Apple observations

Although my day job involves a lot of work with Windows (often working closely with people at Microsoft), I also use a fair amount of open source software (e.g. Sun Solaris, Mozilla Firefox, FileZilla, etc.) so I’m not completely biased towards the company that everybody loves to hate. I’m also writing this post on a PC running Unix and like to think of myself as pretty operating system agnostic – it’s just that Windows is where I have the greatest knowledge and experience.

I think that Apple produce some great products – I love my iPod Mini and I’d seriously consider buying a Mac Mini should they ever go over to Intel and 64-bit – but I do find that people who use Macs tend to be… somewhat fanatical (maybe it’s something to do with being an oppressed minority). When I dared to suggest that OS X icons are big and a waste of space (not exclusively a Mac problem – I also slated the KDE and Vista desktop environments), it didn’t take long for someone with more Mac experience than me to slap me down and tell me to use CMD-J to alter the size and then “come back… and apologise”.

That was good advice, I’m sure, but my point was that the defaults are ugly (a personal view of course, which I’m entitled to). When I was writing about the OS X/Vista videos a few days back, I came across the following comment about Apple fans (it’s slightly out of date because of the Intel references, but I left them in anyway). I think it’s funny – I wish I’d written it myself, but I didn’t:

“I am an Apple user.I have no opinions, needs or desires that are in conflict with Apple. If it’s good for Apple it’s good for me. If it’s good for me, but bad for Apple, then I oppose it. If it’s good for me, but Apple doesn’t offer it yet, I oppose it. When Apple tells me that it is good for them, I will change my mind and support it. I need no choices because choices mean I can choose something other than Apple, which is bad. Therefore choice is bad. Unless Apple gives me a choice, then choice is good.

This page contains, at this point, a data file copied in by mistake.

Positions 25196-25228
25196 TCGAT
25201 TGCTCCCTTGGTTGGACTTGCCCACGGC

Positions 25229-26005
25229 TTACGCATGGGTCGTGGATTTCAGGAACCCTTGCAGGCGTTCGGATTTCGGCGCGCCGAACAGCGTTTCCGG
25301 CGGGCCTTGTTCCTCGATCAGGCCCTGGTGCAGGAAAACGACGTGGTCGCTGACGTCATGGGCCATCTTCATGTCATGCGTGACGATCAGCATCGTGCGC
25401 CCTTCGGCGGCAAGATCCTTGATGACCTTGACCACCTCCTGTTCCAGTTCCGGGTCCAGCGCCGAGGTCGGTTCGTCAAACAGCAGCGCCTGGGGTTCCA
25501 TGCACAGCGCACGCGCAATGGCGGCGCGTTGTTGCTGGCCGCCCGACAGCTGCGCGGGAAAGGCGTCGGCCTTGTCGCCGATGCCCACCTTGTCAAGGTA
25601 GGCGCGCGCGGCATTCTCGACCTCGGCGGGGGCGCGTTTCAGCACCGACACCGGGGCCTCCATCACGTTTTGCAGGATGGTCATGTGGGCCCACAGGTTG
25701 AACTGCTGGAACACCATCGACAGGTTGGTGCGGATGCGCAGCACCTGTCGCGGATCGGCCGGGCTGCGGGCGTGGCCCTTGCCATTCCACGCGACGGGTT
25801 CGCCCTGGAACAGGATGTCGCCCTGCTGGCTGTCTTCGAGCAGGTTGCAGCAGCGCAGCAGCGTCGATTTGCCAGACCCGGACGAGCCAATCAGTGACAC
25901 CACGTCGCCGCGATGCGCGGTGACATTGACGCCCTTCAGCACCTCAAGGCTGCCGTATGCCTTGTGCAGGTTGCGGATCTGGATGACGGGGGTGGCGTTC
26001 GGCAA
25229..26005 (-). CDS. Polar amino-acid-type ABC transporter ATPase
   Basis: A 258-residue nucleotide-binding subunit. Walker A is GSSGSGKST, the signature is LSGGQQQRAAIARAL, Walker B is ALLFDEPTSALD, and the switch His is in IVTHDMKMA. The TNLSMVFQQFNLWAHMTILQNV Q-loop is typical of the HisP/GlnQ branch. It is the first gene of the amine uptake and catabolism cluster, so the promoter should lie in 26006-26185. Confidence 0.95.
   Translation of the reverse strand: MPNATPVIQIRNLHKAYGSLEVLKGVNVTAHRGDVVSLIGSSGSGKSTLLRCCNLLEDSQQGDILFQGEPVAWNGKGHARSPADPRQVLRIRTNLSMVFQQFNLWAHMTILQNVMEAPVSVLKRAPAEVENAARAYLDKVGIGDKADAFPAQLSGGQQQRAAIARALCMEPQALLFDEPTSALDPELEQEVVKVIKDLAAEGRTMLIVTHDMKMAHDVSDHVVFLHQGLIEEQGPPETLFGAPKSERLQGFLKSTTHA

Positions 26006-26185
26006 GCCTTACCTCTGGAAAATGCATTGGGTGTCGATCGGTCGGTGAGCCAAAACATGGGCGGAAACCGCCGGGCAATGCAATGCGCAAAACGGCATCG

Apple’s success means I have been successful at making Apple successful. If Jobs is happy I am happy. If Jobs is angry I am angry. I have no opinions other than Jobs’. When something new comes out, Apple will tell me what it is and tell me how much I want it. I can tell if Apple wants me to have it because they will sell it to me if it is good, and not sell it to me if it is bad.

Apple gives me all the choices I need. I can load music on my iPod that I download from Apple, rip from my CDs or pirate. Piracy is good because Apple permits it. If it were bad they would prevent it. Pirated music helps sell more iPods, which is good for Apple. So pirated music is good.

As of today Intels are bad, feh, I hate them. IBM PowerPCs are good. As of whenever Apple switches, IBM PowerPCs will be bad. I will hate them. When Intel CPUs sit in a Mac they will be good. When they sit in a PC they will be bad, crappy Dells. I will hate them.

The Operating System. Ah-oom. The Operating System. Mac OS X version Tigerrrrr. Ah-oom. Oooh, aaah, uh, uh, uh, uh, uh, eeeeh, aaaaaaah. Oh Steve. zzzzzzzzzzz.”